Britain Fulfills the Needs of Energy Without Nuclear Power

Britain Fulfills the Needs of Energy Without Nuclear Power

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UK can meet its future energy needs and reduce pollution emissions without building a nuclear power plant, a WWF report said Tuesday as the government considered the option.

The "Energy Balance", commissioned from an independent ILEX consultant by the WWF environmental group, shows that by reducing energy wastage and increasing renewable energy sources, the power sector can reduce emissions by 55% by 2025.

"This report shows that an updated focus on reducing electricity demand and increasing use of renewable energy and micro-plants will make new power plants redundant," said Keith Allott, head of WWF on climate change.

"We can not only meet energy demand without taking the road to new nuclear power, but with the right steps we can reduce emissions from power plants as well."

WWF has filed a report for a government review of Britain's future energy supply, planned out later this year and is widely expected to recommend a revival of Britain's nuclear power program.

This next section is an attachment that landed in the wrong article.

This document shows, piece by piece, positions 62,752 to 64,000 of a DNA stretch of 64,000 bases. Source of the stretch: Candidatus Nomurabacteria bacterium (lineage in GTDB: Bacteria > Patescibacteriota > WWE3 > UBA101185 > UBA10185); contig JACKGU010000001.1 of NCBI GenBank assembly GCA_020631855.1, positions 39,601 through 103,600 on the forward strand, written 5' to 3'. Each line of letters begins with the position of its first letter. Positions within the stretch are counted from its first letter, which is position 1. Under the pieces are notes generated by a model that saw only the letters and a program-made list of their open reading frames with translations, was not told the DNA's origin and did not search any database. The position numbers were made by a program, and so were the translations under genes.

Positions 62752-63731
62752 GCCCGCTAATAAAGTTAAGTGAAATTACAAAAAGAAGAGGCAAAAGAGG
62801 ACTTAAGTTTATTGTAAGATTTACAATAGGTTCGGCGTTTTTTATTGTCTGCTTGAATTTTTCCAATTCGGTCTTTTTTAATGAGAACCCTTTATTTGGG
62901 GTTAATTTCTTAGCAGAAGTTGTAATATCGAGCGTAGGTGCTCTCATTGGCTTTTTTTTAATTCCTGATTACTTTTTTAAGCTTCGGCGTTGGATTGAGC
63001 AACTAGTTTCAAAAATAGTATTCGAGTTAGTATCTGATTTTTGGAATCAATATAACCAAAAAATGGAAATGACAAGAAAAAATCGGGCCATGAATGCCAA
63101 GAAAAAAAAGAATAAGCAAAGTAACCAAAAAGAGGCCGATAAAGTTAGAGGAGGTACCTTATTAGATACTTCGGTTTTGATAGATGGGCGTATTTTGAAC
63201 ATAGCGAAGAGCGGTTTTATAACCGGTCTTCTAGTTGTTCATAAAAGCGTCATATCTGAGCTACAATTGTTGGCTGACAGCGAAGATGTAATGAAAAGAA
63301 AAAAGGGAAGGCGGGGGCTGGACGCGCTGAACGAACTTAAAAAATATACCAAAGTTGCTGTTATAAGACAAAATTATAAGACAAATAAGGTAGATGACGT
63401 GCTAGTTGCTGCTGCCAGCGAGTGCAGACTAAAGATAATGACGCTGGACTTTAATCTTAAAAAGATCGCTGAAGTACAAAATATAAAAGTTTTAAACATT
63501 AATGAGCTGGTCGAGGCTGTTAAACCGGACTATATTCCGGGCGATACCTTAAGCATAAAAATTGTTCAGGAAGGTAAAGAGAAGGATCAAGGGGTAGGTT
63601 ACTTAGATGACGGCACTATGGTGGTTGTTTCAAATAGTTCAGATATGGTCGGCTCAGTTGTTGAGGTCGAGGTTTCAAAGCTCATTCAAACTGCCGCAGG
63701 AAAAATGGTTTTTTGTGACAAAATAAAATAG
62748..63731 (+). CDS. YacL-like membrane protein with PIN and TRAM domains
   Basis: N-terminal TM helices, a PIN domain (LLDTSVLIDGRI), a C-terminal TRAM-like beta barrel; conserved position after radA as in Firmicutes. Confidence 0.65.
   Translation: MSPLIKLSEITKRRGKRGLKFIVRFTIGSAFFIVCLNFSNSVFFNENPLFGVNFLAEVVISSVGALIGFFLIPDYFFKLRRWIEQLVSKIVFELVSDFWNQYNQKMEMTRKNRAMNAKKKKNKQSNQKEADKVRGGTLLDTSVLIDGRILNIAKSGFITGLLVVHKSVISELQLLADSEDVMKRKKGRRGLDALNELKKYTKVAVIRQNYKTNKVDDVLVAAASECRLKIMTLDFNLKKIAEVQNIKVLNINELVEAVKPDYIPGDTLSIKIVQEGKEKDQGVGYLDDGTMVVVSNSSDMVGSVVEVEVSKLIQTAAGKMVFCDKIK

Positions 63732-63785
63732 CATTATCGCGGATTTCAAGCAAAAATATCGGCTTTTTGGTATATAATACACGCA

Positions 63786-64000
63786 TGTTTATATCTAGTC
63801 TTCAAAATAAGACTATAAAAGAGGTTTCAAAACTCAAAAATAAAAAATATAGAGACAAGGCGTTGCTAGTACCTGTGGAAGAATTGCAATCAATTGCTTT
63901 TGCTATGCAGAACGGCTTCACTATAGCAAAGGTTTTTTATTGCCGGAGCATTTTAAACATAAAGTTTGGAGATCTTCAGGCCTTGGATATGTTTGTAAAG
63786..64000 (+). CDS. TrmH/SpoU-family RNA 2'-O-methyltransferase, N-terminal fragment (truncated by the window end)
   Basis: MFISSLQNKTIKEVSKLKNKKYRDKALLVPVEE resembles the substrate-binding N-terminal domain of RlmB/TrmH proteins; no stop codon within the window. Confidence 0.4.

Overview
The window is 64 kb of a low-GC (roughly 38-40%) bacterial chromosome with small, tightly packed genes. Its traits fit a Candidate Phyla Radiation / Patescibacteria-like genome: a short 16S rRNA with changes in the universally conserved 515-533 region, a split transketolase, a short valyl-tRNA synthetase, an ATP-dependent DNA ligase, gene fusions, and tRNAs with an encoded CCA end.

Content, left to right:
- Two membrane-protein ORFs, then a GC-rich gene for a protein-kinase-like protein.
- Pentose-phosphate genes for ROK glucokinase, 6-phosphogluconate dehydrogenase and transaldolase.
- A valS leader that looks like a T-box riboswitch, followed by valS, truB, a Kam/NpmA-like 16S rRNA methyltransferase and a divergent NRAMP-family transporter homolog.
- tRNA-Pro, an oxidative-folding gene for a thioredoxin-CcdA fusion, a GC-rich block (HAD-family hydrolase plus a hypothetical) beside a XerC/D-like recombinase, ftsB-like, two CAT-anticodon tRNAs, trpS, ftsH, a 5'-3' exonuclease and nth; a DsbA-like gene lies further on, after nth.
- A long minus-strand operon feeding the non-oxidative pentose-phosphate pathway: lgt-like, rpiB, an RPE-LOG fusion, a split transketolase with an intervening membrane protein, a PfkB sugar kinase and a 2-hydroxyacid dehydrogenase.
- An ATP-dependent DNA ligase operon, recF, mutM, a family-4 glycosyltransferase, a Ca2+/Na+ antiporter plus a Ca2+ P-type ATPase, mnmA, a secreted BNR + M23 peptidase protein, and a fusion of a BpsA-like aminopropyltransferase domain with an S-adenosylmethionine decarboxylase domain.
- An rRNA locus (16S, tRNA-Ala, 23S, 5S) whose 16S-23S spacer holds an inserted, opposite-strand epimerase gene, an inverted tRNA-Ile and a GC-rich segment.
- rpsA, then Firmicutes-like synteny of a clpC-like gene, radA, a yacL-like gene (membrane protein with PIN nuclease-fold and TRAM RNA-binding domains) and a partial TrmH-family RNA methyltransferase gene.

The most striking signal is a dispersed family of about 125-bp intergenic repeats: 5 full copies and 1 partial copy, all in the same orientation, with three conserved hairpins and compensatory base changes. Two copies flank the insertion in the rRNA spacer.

Prime Minister Tony Blair, widely believed to favor the construction of a new nuclear power plant, ordered re-enforcement late last year.

The WWF report discusses future carbon dioxide emissions and power generation under the assumption that no new nuclear power plant is built.

The report says simple steps to prevent growth in electricity demand and renewable energy up to 25% of total production by 2025 could help the power sector reduce emissions by 55% from 1990 levels.

WWF urges the government to introduce year-on-year pollution restrictions from the energy sector.

Britain now has a dozen nuclear power plants, most of them built in the 1960s and 1970s, providing about 25% of the kingdom's electricity. Natural gas provides about 40%. (* / rit)

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